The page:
I will leave it up to you to follow Sidney Reilly’s adventure as one of the world’s “most heroic and audacious secret agents”. The author originally wrote this story as a narrative nonfiction book with 359 sources in his end notes. He finally decided that most people get their knowledge of history from novels and the cinema, so rewrote it to make it more accessible and engaging for general readers. Since it is thoroughly researched and 99 percent true, it is technically a “nonfiction novel,” which is the way that Truman Capote described his In Cold Blood.
I endorse Hunt For A Double Spy by Author John Harte. He has also written The Churchill Man Of Destiny Series which you can find at Amazon. Review by Book Marketing Global Network.
Paperback: 372 Pages
May 23, 2019
Book Genre: A Nonfiction Espionage Novel
The Churchill Man Of Destiny Series
How Churchill Saved Civilization: The Epic Story of 13 Years That Almost Destroyed the Civilized World by John Harte
How Churchill Saved Civilization resolves the lingering mysteries surrounding the causes of the Second World War, and what transpired during the war to bring its end result. It proposes answers to such questions as “Why were the Allies unprepared?”, “Why did France collapse so quickly?”, “Why didn’t the British government accept Hitler’s peace proposals?” and “Why did the Germans allow Hitler to obtain life and death control over them?”
But the book’s main purpose is to provide an account of Winston Churchill’s actions and their intended consequences – as well as some of the unintended ones – for readers who are unlikely to read a military history book of 800 pages. The author has pared down the details of this at once fascinating and frightening story to an accessible length of how the world nearly ended in the 1940s. How Churchill Saved Civilization was written in honor of all those who sacrificed their lives in the War, and to caution readers that it could very easily happen again, as key factors like complacency, ignorance, and weakness continue to play a role in international diplomacy.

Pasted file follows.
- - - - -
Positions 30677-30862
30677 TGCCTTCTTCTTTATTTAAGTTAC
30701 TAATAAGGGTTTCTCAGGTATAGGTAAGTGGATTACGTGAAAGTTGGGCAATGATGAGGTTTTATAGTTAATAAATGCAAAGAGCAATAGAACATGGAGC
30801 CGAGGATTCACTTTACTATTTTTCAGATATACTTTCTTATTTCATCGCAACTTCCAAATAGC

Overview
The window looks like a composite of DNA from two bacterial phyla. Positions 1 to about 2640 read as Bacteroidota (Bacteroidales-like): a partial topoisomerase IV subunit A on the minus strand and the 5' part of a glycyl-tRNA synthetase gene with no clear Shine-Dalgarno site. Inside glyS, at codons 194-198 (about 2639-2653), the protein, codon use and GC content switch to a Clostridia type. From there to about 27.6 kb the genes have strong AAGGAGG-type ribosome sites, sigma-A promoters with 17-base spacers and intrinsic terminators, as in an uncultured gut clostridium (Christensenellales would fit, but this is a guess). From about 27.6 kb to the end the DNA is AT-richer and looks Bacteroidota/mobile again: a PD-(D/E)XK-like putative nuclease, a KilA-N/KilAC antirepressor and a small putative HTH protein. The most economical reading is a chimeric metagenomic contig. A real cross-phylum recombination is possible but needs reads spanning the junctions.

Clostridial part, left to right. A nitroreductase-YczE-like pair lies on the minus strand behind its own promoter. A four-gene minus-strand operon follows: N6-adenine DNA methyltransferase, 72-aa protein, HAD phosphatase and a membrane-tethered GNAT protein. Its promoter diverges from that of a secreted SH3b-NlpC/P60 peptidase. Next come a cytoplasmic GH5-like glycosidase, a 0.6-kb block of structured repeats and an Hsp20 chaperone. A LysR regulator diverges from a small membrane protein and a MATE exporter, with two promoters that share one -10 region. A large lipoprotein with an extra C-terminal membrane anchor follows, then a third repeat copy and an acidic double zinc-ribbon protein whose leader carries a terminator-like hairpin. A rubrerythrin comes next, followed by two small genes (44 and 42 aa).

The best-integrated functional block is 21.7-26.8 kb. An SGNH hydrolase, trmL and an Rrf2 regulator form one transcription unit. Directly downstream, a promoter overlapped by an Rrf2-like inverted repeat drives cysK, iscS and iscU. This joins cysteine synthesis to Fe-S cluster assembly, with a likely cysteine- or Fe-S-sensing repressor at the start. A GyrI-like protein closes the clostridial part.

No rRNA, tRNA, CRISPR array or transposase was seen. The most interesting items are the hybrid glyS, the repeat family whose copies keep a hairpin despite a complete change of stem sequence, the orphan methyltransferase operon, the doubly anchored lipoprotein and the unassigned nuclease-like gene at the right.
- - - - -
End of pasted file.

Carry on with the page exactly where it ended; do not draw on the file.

Skyhorse Publishing, as well as our Arcade imprint, are proud to publish a broad range of books for readers interested in history–books about World War II, the Third Reich, Hitler and his henchmen, the JFK assassination, conspiracies, the American Civil War, the American Revolution, gladiators, Vikings, ancient Rome, medieval times, the old West, and much more. While not every title we publish becomes a New York Times bestseller or a national bestseller, we are committed to books on subjects that are sometimes overlooked and to authors whose work might not otherwise find a home.
Hardcover: 384 Pages
January 3, 2017
World War Two and The Epic Story of 13 Years That Almost Destroyed the Civilized World.
Genre: Historical British Biographies, England History, Historical Germany Biographies
Churchill The Young Warrior: How He Helped Win the First World War by John Harte